Ways To Determine Intake vs Exhaust Fan In A Computer
So, you have successfully set up a PC fan, but now you are confused about which type of fan it is. Don’t you worry! Here are a few ways to determine.
1. Locate Directional Arrows
On the fan housing of most fans, there are two directional arrows. The horizontal arrow indicates the airflow direction, while the vertical arrow indicates the order in which the fan spins.
You should be able to find the two indicators on the outside rim of the fan.
2. Checking Propeller.
You can also examine the propeller’s design and its rotation direction. The intake side is the one with the visible edges. In the intake section, the blades revolve to the right concerning the CPU fan direction.
There are some other factors to consider
The rating of a fan’s CFM (Cubic Feet per Minute) indicates how much air it can move per minute.
The greater this number is, the more air your system’s fan will push in or out. The more, the merrier in this scenario!
It refers to the decibel measurement. It denotes the maximum volume that the fan can produce.
If silent fans are essential to you, get one with a low dBA.
Case of Air Pressure
One of the most hotly argued topics in computer cooling is the best air pressure for a computer case. In simple words, a computer case can have one of the following features:
- Positive pressure– When the case fans push more air into the case than they pull out through the pc fan direction, the air pressure within the subject is higher.
- Neutral Pressure- Neutral pressure occurs air pressure inside the case equals air pressure outside the case, resulting in neutral pressure. Unless you leave the case open, it isn’t easy to achieve.
- Negative Pressure- Negative pressure occurs when more air is drawn out of the case than forced, resulting in a vacuum.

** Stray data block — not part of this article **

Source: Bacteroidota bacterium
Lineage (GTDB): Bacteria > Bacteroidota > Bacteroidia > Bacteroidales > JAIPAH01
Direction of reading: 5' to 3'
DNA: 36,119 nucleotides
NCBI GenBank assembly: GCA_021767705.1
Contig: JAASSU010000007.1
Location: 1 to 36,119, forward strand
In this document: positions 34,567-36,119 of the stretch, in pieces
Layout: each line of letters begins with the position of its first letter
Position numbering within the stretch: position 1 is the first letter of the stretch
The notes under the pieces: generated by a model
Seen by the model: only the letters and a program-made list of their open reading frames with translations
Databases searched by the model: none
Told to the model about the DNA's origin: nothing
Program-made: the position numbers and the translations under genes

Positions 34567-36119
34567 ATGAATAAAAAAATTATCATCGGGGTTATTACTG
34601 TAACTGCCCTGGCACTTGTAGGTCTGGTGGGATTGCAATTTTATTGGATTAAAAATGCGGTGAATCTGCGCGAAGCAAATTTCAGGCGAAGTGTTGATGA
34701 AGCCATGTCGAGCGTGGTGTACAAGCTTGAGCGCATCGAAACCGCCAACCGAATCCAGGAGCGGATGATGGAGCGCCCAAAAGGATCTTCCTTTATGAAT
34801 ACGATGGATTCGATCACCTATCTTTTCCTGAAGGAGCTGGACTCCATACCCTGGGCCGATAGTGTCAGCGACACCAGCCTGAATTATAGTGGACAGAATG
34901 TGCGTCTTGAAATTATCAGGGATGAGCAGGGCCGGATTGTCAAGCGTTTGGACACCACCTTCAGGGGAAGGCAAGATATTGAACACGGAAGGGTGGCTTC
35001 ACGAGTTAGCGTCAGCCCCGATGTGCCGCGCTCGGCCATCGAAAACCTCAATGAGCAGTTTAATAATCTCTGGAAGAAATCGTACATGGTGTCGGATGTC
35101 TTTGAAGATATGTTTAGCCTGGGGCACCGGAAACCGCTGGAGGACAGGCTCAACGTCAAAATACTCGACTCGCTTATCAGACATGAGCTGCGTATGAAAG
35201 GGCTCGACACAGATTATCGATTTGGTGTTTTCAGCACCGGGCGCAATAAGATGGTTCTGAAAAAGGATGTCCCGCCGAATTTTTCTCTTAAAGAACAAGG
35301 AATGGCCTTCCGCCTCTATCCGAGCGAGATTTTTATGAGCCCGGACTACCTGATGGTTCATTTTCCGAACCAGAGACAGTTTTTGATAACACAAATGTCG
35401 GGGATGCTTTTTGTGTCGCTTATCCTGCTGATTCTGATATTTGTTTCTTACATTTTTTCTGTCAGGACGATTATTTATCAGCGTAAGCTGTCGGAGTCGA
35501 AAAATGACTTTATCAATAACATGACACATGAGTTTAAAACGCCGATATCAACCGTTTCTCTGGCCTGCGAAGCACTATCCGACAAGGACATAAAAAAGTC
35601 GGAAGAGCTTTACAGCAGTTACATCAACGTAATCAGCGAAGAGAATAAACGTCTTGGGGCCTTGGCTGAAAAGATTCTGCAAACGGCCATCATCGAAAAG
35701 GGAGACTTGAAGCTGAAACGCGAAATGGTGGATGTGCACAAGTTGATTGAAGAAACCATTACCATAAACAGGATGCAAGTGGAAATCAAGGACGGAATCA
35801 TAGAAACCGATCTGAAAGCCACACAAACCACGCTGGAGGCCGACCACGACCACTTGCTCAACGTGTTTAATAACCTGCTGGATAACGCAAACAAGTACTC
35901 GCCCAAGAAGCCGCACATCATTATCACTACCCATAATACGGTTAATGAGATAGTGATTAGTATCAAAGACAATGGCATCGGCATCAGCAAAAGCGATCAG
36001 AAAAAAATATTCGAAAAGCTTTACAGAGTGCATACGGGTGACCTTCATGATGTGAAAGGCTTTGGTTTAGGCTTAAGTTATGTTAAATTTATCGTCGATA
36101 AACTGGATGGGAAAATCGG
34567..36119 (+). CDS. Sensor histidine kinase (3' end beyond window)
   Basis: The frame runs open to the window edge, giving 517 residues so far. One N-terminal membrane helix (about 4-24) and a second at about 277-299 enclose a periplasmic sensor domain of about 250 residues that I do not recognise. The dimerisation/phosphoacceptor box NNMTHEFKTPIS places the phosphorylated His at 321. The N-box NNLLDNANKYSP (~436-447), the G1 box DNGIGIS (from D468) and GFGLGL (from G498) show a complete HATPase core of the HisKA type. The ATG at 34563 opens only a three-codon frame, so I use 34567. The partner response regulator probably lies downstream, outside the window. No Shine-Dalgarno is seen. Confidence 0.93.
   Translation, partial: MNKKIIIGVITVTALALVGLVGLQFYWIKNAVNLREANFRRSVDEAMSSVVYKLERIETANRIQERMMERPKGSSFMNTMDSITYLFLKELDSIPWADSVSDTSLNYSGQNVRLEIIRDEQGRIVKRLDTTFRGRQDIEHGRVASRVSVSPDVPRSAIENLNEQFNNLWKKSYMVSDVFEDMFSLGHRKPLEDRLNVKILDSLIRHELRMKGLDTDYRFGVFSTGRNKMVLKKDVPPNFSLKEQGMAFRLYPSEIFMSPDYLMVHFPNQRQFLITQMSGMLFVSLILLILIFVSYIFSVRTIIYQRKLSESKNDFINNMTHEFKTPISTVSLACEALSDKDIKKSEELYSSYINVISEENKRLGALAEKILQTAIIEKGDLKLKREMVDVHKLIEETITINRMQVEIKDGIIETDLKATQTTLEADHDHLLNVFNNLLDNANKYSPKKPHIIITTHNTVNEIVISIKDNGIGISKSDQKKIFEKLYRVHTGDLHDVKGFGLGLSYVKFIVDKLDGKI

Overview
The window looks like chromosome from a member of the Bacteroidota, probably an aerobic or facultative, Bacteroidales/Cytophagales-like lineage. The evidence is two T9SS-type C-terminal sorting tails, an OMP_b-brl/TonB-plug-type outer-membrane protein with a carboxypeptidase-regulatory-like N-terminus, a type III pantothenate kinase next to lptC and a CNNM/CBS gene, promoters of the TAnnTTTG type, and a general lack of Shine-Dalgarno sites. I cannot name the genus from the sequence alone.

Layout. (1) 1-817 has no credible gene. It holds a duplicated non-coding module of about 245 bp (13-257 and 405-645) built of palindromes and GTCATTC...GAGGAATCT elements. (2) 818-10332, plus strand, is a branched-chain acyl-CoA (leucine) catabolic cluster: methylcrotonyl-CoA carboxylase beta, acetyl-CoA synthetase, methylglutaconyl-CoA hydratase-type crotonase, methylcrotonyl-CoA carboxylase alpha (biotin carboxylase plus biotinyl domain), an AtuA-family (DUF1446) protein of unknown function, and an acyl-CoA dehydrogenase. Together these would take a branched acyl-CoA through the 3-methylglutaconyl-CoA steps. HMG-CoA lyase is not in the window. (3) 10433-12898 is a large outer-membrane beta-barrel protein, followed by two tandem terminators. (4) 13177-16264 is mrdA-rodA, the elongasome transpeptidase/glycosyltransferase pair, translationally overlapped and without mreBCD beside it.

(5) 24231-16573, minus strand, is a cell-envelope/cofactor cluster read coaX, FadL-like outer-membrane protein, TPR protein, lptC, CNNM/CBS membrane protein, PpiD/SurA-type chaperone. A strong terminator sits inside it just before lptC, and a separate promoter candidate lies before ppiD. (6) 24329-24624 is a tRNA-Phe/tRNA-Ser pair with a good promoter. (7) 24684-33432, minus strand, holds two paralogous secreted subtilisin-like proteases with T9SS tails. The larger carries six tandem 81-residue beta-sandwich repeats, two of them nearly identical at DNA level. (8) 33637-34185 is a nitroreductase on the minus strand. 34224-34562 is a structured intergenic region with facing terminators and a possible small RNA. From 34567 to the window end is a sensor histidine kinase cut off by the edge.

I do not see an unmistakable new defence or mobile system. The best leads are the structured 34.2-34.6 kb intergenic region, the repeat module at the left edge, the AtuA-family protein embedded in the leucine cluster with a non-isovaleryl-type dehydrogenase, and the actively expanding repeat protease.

Aim for slightly positive pressure, with intake CFM slightly higher than exhaust CFM. Negative pressure implies air is sucked into your case through the tiny openings you can’t control and aren’t filtering, resulting in less efficient cooling over time. As a result, the air entering your case first passes through a filter. You’d have neutral pressure with an enclosed enclosure in a perfect world since no dust shall be sucked in.
These are all the points you should consider if you are stuck in the intake vs. exhaust fan debate.
Can an exhaust fan be used for intake?
You can use an exhaust fan for intake as a fan will operate regardless of whichever side you mount towards the casing.
Is having all intake or all exhaust fans harmful for pc?
You can manage airflow to all elements that need cooling by employing a mix of intake and exhaust fans and their placement. It would be chaotic if all intake or exhaust fans were turned on, overheating some components.
Building a computer from the ground up might be complex, especially if you are not a geek! Choosing the right fan for your laptop is one method to ensure that it receives the cooling it needs. I hope you solved your intake vs. exhaust fan dilemma due to today’s article! And have now decided on which one to purchase.